This piece is a collective effort by an international group of scholars and practitioners in the International Work Group on Death, Dying and Bereavement. Our Public Health sub-group, Lauren Breen of Australia, Daisuke Kawashima of Japan, David Roth of Germany, Amy Chow of Hong Kong, Mary Ellen Macdonald, Karima Joy and Susan Cadell, all of Canada, recently published a paper on grief literacy. With the COVID-19 pandemic, we have been thinking a great deal about grief in this context. With the advent of COVID-19, we have co-written this piece about grief in the pandemic.
So much is being lost in the midst of the COVID-19 global pandemic. We have lost our routines and many freedoms. Many people have lost their jobs. We have lost the ability to visit freely with one another and, in some cases, to go outside our homes. And some people have lost their lives while others have lost the opportunity to be with people who are dying or grieving.
Grief is a normal and natural response in this time. Grief is a response to loss that affects our physical, emotional, behavioral, social, financial, and spiritual lives. It does not only occur in response to death; any loss can cause us to grieve.
Social context plays a huge role in our experience of loss. “We live in communities and societies that are becoming increasingly fragmented.” This is how we began our recent article on grief literacy in the journal, Death Studies. We are now at risk of further fragmentation. We need new ways to stay connected with others at this time.
Grief literacy provides a way forward. Grief literacy calls on all of us to be better acquainted with grief so that we can support ourselves and one another. We define grief literacy as the capacity to access, process, and use knowledge regarding the experience of loss. This is a capacity we all need in the midst of this pandemic.
Grief literacy extends the compassionate communities movement. The idea of compassionate communities is to challenge the professionalization of health care and palliative care by empowering communities to care for their citizens. One of the key elements is equity: everyone should have access to quality care at the end of life. The compassionate communities movement harnesses the assets of each community in order to facilitate increased awareness and conversations about death and dying.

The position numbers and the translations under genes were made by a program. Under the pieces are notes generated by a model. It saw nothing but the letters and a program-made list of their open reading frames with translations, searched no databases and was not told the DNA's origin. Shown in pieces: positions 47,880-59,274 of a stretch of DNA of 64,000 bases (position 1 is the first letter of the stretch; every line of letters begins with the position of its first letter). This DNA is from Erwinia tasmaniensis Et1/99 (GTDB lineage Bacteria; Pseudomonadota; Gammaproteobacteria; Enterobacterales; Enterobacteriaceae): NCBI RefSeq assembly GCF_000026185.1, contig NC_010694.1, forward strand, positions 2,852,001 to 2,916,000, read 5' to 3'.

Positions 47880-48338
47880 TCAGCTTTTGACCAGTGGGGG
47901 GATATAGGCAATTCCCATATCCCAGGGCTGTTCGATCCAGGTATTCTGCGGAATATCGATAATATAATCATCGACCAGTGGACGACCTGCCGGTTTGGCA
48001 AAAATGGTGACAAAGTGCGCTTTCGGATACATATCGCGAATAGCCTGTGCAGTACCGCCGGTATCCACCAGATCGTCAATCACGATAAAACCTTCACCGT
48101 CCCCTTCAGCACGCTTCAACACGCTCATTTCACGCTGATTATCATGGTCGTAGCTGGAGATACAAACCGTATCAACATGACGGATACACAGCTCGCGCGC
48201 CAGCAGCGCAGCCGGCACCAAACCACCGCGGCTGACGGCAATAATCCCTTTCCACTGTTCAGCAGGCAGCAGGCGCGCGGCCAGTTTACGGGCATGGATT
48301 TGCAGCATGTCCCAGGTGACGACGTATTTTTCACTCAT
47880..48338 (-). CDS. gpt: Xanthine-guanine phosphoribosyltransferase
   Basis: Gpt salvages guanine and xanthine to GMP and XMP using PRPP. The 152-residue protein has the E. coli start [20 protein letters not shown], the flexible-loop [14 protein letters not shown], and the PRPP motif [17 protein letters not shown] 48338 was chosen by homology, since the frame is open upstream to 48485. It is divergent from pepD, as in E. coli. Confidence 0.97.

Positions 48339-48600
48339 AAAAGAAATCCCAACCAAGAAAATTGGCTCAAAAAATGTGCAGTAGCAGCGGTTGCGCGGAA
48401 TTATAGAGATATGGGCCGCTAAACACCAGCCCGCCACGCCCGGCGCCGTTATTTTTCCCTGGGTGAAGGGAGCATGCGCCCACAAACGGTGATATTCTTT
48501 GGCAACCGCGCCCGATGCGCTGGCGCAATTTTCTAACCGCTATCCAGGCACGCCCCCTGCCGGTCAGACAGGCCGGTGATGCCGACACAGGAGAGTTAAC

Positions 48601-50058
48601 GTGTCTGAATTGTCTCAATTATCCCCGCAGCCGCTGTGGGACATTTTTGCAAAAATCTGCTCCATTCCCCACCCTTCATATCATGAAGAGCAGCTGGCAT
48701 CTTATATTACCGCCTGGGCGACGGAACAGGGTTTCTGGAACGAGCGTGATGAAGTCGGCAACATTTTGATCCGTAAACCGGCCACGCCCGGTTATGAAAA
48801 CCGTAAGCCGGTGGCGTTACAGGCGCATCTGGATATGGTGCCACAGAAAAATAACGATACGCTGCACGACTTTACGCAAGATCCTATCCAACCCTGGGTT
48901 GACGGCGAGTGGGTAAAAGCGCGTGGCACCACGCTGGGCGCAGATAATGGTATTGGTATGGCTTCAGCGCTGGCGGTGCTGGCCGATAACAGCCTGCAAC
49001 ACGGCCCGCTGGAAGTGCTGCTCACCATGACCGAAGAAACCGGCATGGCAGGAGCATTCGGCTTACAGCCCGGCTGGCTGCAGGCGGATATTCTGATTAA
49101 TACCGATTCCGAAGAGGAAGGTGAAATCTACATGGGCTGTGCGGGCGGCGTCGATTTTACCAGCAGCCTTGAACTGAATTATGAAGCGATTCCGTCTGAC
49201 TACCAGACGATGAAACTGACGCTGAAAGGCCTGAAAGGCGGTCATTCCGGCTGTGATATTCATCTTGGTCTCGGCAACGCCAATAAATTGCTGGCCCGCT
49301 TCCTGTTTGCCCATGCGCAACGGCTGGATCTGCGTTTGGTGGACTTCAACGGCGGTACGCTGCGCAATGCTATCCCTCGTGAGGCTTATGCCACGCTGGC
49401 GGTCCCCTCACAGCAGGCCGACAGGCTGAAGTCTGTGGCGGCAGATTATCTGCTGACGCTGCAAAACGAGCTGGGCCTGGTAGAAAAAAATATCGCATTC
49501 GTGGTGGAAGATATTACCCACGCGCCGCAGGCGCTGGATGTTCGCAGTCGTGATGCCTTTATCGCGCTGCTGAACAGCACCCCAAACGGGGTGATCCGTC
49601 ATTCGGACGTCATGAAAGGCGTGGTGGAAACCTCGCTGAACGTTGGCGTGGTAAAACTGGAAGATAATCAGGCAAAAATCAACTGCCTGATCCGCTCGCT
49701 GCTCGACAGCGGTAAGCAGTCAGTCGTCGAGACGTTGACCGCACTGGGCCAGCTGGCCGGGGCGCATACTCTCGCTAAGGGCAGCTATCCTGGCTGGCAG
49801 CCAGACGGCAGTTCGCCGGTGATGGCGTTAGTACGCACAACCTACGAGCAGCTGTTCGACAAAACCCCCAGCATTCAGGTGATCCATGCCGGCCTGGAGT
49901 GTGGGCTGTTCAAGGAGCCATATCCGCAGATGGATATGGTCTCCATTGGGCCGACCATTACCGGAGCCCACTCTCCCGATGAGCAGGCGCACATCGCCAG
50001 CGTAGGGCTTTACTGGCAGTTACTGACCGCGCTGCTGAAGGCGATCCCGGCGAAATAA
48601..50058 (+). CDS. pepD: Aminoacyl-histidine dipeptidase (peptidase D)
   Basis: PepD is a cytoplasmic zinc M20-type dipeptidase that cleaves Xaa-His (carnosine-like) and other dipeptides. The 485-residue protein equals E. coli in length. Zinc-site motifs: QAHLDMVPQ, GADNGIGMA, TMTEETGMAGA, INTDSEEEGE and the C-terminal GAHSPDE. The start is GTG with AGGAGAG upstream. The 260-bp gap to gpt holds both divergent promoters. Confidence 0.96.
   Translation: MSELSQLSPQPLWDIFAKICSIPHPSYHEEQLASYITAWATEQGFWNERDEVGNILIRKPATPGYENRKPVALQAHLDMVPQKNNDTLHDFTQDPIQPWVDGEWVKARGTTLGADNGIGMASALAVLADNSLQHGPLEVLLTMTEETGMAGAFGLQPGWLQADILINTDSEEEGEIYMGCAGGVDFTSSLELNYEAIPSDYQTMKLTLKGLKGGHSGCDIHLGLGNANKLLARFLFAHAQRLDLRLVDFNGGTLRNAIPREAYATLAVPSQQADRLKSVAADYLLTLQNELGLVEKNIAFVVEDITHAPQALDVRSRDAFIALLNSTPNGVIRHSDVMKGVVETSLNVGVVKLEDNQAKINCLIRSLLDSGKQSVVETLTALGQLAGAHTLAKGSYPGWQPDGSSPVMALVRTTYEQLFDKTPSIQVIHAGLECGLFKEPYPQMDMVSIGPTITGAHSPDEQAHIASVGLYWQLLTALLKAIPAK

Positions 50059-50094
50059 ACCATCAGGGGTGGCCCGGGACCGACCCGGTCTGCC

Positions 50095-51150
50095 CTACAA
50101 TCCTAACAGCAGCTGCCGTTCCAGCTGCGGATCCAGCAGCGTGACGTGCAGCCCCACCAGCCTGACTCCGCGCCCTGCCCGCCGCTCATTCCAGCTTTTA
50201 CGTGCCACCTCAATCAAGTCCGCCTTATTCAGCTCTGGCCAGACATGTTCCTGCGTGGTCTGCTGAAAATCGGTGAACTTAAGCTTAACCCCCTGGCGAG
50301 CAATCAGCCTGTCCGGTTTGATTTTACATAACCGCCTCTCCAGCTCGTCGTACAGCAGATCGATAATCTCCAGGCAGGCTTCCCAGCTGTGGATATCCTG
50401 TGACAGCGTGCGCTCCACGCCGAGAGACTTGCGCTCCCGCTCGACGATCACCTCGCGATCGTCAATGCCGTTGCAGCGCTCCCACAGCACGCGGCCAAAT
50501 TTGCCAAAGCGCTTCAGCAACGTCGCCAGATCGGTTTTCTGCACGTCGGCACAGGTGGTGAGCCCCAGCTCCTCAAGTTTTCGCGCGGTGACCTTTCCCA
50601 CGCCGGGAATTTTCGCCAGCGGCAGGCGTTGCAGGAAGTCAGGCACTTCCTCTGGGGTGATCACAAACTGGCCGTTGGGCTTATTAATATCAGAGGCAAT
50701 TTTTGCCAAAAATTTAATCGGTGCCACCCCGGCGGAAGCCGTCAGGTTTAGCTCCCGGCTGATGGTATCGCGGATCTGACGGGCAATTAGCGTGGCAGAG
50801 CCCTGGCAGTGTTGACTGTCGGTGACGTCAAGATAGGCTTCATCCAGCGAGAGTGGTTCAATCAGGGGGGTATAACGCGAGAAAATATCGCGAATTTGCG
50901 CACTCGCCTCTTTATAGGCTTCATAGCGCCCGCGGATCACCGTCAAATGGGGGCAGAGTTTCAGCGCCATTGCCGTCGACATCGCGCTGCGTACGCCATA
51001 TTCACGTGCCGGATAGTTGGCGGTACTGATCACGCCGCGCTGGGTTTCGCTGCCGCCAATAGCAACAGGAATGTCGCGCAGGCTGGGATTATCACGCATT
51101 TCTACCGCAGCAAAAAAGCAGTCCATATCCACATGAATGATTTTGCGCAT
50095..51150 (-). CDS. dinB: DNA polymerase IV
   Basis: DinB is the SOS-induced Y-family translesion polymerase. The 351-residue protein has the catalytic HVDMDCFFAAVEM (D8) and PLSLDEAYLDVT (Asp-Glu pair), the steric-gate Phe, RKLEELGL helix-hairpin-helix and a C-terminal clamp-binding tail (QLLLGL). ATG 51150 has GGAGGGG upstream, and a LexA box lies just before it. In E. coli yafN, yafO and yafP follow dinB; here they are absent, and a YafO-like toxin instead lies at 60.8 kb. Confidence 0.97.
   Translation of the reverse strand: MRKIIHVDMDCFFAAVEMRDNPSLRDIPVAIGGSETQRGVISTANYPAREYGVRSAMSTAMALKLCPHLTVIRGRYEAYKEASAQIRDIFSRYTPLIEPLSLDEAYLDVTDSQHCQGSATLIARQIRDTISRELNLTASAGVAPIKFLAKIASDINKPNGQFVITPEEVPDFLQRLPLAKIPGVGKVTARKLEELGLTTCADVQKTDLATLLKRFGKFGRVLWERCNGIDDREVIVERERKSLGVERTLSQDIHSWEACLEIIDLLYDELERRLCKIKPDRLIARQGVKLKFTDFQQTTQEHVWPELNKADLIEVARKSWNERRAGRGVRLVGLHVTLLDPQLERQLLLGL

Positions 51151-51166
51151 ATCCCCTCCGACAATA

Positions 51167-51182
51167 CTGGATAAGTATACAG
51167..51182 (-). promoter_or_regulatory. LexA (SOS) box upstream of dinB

While there are burgeoning movements that increase death literacy, these sometimes forget grief. Death cafes, for instance, have explicit instructions excluding active grieving. The compassionate communities movement is expanding into schools and workplaces and focusing on grievers as well as those who are dying. For instance, festivals like To Absent Friends invite people to share their grief stories. Greater grief literacy would enhance these kinds of events and opportunities.
The public health model of bereavement support further provides guidance for increasing grief literacy. To begin, it acknowledges that only a small percentage of the population of those who are grieving are at risk of ‘complicated grief,’ and therefore in need of specialized counselling. Further, the model demonstrates how 100% of people who are grieving can benefit from more information about grief and loss and compassionate, non-judgmental social support from family, friends, and community.
In the COVID-19 pandemic, we may feel grief at not being able to be at the bedside of someone who is dying. Many hospitals have forbidden visitors during this outbreak. So, even if the patient is dying from another illness besides COVID-19, their family and friends are unable to visit and accompany their death.
We may also feel grief because we cannot engage in familiar rituals when someone dies. We may not be able to hold or attend funerals. When able to attend, the need to distance may prevent people from touching others in order to seek and express support. Palliative care, community organizations and online resources are beginning to emerge with suggestions on how to manage this circumstance. More resources are appearing daily.